Updated on November 20, 2015
In 1891, Salvation Army Captain Joseph McFee was distraught because so many poor individuals in San Francisco were going hungry. During the holiday season, he resolved to provide a free Christmas dinner for the destitute and poverty-stricken. He only had one major hurdle to overcome — funding the project.
Where would the money come from, he wondered. He lay awake nights, worrying, thinking, praying about how he could find the funds to fulfill his commitment of feeding 1,000 of the city’s poorest individuals on Christmas Day. As he pondered the issue, his thoughts drifted back to his sailor days in Liverpool, England. He remembered how at Stage Landing, where the boats came in, there was a large, iron kettle called “Simpson’s Pot” into which passers-by tossed a coin or two to help the poor.
The next day Captain McFee placed a similar pot at the Oakland Ferry Landing at the foot of Market Street. Beside the pot, he placed a sign that read, “Keep the Pot Boiling.” He soon had the money to see that the needy people were properly fed at Christmas.
Six years later, the kettle idea spread from the west coast to the Boston area. That year, the combined effort nationwide resulted in 150,000 Christmas dinners for the needy. In 1901, kettle contributions in New York City provided funds for the first mammoth sit-down dinner in Madison Square Garden, a custom that continued for many years. Today in the U.S., The Salvation Army assists more than four-and-a-half million people during the Thanksgiving and Christmas time periods.
Captain McFee’s kettle idea launched a tradition that has spread not only throughout the United States, but all across the world. Kettles are now used in such distant lands as Korea, Japan, Chile and many European countries. Everywhere, public contributions to Salvation Army kettles enable the organization to continue its year-round efforts at helping those who would otherwise be forgotten.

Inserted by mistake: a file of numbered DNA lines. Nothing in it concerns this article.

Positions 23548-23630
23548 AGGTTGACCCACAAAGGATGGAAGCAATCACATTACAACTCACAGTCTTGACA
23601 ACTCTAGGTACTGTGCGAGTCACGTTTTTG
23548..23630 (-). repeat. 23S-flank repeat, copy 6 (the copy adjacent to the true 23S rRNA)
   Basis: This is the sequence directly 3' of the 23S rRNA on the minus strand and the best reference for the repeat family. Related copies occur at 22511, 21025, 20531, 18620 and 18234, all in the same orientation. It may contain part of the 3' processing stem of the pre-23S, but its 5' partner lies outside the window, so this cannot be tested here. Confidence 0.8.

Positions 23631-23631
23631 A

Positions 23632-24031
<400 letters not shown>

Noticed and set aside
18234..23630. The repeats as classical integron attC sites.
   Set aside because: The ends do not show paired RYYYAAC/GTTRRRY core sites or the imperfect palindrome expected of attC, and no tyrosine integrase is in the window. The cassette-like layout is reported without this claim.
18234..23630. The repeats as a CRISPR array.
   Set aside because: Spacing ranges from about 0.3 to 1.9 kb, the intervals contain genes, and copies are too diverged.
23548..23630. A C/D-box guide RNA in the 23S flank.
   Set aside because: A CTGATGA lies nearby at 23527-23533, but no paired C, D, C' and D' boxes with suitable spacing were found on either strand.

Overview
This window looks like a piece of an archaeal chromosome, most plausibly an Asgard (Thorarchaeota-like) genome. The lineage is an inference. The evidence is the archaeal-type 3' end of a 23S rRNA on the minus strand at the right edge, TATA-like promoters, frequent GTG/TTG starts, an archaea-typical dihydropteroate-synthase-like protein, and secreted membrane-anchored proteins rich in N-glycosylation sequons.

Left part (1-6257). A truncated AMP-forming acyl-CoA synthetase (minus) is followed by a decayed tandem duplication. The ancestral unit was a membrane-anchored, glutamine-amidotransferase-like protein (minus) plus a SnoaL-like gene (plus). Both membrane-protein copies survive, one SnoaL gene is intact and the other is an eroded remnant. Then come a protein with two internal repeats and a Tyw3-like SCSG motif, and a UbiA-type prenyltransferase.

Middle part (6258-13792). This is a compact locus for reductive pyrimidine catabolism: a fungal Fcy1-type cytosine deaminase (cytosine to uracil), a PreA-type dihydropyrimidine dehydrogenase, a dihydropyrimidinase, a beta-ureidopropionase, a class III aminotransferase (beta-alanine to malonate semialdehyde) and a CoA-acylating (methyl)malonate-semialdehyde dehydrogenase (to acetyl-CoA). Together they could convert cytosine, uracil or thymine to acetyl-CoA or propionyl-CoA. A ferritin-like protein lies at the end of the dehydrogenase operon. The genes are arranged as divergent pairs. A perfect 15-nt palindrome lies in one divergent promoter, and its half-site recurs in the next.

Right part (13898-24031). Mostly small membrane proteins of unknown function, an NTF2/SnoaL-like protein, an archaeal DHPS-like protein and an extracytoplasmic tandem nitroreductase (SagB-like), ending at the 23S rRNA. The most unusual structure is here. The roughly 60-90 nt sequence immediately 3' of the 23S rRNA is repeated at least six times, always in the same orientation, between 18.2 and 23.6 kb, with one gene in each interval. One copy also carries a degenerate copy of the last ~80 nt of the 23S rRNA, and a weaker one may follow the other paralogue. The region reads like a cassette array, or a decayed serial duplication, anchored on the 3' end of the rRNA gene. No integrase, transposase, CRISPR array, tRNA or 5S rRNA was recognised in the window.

Join us at our 2015 Red Kettle and Angel Tree Kickoff at the Tamarind Park.
Posted on November 16, 2015
Each year, we ring bells to raise money for programs and services that help those in need all year round. We are also kicking off our Angel Tree program with Central Pacific Bank! Join us next Monday as we kickoff the holiday season with live music, a friendly four-corner challenge between Hawaii’s top banks, and more!
Updated on November 13, 2015
Corps Community Centers on Oahu, Hawaii Island, Kauai, Maui, Molokai, Guam, and Saipan open their hearts and doors to feed hungry neighbors each year. “Helping those in our community have a more joyful Thanksgiving Day is what makes our holiday season fulfilling. Many businesses and individuals help us to make it possible. We want to reach and encourage those in need and let them know they are not alone; there will always be someone there to care and help them,” said Sarah Sloan, who is a coordinator for the annual Thanksgiving dinner on Oahu. “It’s really the community donations, schools, corporate partnerships, and volunteers that drive the success of our event,” adds Colleen Itano, a coordinator for the signature Salvation Army event on Oahu. More than 800 people volunteer for the Oahu event, for most, it is a family tradition to volunteer together during the holiday.